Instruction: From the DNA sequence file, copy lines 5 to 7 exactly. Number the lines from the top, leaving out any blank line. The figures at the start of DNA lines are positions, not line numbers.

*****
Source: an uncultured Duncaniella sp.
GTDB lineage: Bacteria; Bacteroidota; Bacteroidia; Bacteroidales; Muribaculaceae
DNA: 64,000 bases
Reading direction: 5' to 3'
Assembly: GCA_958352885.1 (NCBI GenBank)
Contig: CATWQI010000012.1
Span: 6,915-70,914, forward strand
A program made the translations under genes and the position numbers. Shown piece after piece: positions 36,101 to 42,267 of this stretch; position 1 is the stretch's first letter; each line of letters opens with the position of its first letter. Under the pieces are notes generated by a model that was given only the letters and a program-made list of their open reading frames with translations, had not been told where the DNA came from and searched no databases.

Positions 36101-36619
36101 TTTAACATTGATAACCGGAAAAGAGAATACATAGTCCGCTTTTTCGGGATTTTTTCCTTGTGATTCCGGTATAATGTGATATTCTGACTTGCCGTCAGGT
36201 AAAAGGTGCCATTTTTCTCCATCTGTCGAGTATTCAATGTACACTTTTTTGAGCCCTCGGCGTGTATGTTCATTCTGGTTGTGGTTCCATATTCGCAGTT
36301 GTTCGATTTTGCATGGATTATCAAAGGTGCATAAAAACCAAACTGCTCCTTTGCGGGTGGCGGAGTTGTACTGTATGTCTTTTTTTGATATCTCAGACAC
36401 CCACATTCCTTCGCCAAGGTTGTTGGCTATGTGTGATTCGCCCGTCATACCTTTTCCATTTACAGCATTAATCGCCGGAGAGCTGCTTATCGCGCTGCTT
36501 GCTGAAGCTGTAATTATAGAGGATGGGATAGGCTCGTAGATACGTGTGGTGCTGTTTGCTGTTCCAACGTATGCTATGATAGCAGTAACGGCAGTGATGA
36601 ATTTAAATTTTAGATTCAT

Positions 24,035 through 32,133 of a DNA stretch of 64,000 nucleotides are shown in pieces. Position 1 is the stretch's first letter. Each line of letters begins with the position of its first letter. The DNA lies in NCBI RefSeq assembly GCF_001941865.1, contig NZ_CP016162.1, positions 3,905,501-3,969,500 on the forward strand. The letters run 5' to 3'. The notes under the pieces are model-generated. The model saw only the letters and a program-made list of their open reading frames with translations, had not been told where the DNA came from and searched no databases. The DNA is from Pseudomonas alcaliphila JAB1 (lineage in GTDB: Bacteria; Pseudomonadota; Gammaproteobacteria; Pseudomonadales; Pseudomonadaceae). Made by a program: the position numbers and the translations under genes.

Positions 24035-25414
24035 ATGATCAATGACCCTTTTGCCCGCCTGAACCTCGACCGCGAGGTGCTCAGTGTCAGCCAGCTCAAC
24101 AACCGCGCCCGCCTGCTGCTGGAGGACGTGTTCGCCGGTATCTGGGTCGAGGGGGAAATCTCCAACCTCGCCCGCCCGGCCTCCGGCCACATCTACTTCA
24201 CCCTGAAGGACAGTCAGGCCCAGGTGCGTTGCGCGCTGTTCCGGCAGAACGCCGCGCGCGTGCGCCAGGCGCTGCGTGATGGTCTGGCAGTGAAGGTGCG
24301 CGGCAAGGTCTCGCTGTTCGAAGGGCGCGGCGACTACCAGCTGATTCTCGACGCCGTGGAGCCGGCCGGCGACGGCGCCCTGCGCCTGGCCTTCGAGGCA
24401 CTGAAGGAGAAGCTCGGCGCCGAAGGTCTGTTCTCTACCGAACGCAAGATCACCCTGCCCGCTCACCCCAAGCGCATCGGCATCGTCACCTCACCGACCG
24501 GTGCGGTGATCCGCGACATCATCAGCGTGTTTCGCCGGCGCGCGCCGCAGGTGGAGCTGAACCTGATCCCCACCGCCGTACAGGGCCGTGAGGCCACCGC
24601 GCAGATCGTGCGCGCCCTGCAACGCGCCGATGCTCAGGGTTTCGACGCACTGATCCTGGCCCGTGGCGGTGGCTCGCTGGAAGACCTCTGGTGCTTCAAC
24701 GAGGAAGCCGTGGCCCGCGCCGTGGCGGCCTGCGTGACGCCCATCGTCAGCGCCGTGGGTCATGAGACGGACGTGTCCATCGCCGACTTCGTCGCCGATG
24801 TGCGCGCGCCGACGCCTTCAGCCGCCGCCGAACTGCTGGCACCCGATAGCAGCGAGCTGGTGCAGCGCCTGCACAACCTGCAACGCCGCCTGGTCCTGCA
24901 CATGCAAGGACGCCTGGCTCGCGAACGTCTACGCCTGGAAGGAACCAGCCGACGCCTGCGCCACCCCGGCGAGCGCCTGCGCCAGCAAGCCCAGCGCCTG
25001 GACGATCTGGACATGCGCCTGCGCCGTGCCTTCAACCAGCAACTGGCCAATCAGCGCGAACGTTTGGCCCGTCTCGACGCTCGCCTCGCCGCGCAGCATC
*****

Assembly: GCA_958352885.1 (NCBI GenBank)
Contig: CATWQI010000012.1
Span: 6,915-70,914, forward strand